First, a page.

Far from their native ranges in the Americas, two invasive species come into contact in Australian waterbodies. Cane toads (Rhinella marina) fatally poison many anurophagous predators, whereas eastern mosquito fish (Gambusia holbrooki) voraciously consume anuran larvae. As cane toads spread south along Australia’s east coast, they are colonizing areas where mosquito fish are abundant. What happens when these two American invaders encounter each other in Australia? We tested the responses to toad tadpoles of mosquito fish from populations that were sympatric versus allopatric with cane toads. Toad-sympatric fish generally ignored toad tadpoles. Toad-allopatric fish initially consumed a few tadpoles, but rapidly developed an aversion to these toxic prey items. The laboratory-reared progeny of toad-allopatric fishes were more likely to approach toad tadpoles than were the offspring of toad-sympatric fishes, but the two groups learned toad-avoidance at similar rates. Thus, mosquito fish show an innate aversion to cane toad tadpoles (perhaps reflecting coevolution with North American bufonid taxa), as well as an ability to rapidly learn taste-aversion. Our comparisons among populations suggest that several decades of toad-free existence in Australia caused a decline in the fishes’ innate (heritable) aversion to toads, but did not affect the fishes’ capacity to learn toad-avoidance after an initial exposure. Any impact of mosquito fish on cane toads thus is likely to be transitory. The rapid (<100-year) time frame of these shifts (the initial weakening of the fishes’ response during toad-allopatry, and its recovery after secondary contact) emphasizes the dynamic nature of faunal responses during biological invasions, and the interplay between adaptation and phenotypic plasticity.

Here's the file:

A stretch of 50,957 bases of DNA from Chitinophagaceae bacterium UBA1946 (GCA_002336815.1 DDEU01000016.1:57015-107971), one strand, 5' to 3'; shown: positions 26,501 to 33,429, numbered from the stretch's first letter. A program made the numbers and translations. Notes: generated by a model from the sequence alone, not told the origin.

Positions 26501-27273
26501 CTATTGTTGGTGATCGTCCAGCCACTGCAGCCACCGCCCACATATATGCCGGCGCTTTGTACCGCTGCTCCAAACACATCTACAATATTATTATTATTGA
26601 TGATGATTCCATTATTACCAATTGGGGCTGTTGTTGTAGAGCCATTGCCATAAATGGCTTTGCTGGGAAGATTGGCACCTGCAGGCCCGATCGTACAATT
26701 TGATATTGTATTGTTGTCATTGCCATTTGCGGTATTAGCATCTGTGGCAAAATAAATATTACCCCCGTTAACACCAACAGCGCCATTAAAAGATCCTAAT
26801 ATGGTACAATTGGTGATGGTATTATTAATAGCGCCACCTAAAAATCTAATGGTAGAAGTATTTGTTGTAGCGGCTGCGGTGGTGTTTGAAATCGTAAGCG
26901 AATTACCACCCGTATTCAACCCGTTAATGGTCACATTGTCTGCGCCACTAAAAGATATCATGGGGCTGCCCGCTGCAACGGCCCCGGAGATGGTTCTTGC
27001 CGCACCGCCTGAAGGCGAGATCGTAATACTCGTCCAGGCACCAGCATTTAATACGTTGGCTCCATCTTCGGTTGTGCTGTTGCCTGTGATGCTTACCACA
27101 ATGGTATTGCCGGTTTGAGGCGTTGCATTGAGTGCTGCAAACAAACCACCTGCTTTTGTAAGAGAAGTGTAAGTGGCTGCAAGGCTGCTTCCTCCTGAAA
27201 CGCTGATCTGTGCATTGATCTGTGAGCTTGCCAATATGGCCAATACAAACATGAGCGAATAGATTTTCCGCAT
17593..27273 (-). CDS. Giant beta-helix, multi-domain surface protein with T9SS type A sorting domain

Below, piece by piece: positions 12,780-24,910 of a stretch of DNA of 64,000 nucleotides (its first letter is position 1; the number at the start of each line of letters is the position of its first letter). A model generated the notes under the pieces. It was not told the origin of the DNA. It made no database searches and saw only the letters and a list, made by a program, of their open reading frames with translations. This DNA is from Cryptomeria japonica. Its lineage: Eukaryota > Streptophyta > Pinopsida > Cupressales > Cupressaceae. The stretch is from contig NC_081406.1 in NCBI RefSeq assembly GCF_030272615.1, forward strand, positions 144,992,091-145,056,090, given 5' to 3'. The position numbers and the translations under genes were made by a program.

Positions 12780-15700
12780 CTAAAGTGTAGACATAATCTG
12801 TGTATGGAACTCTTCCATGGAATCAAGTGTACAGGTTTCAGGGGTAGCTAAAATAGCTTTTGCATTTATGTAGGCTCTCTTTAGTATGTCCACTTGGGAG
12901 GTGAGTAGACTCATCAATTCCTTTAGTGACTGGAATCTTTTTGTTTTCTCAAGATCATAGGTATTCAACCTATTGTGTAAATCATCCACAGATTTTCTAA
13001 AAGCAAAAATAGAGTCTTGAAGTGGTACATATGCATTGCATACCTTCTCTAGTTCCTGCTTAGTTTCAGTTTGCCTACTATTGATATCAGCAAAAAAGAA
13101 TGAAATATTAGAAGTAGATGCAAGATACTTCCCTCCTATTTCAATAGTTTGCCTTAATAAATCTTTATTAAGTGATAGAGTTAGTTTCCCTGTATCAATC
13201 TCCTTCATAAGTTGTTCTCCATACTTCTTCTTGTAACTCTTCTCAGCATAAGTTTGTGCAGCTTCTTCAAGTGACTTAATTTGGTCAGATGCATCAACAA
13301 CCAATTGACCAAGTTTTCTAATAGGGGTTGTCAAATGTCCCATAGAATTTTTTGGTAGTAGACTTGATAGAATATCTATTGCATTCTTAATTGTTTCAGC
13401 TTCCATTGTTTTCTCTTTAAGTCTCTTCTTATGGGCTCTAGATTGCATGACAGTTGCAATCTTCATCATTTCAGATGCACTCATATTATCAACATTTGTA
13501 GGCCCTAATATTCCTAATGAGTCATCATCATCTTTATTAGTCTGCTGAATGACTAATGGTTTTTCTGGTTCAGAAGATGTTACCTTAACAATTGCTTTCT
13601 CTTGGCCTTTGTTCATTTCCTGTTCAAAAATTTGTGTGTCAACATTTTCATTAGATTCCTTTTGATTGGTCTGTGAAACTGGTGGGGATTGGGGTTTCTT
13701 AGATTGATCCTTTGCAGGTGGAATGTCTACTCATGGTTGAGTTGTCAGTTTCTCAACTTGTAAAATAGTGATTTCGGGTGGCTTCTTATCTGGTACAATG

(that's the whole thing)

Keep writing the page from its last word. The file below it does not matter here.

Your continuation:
- Bufo marinus
- invasive species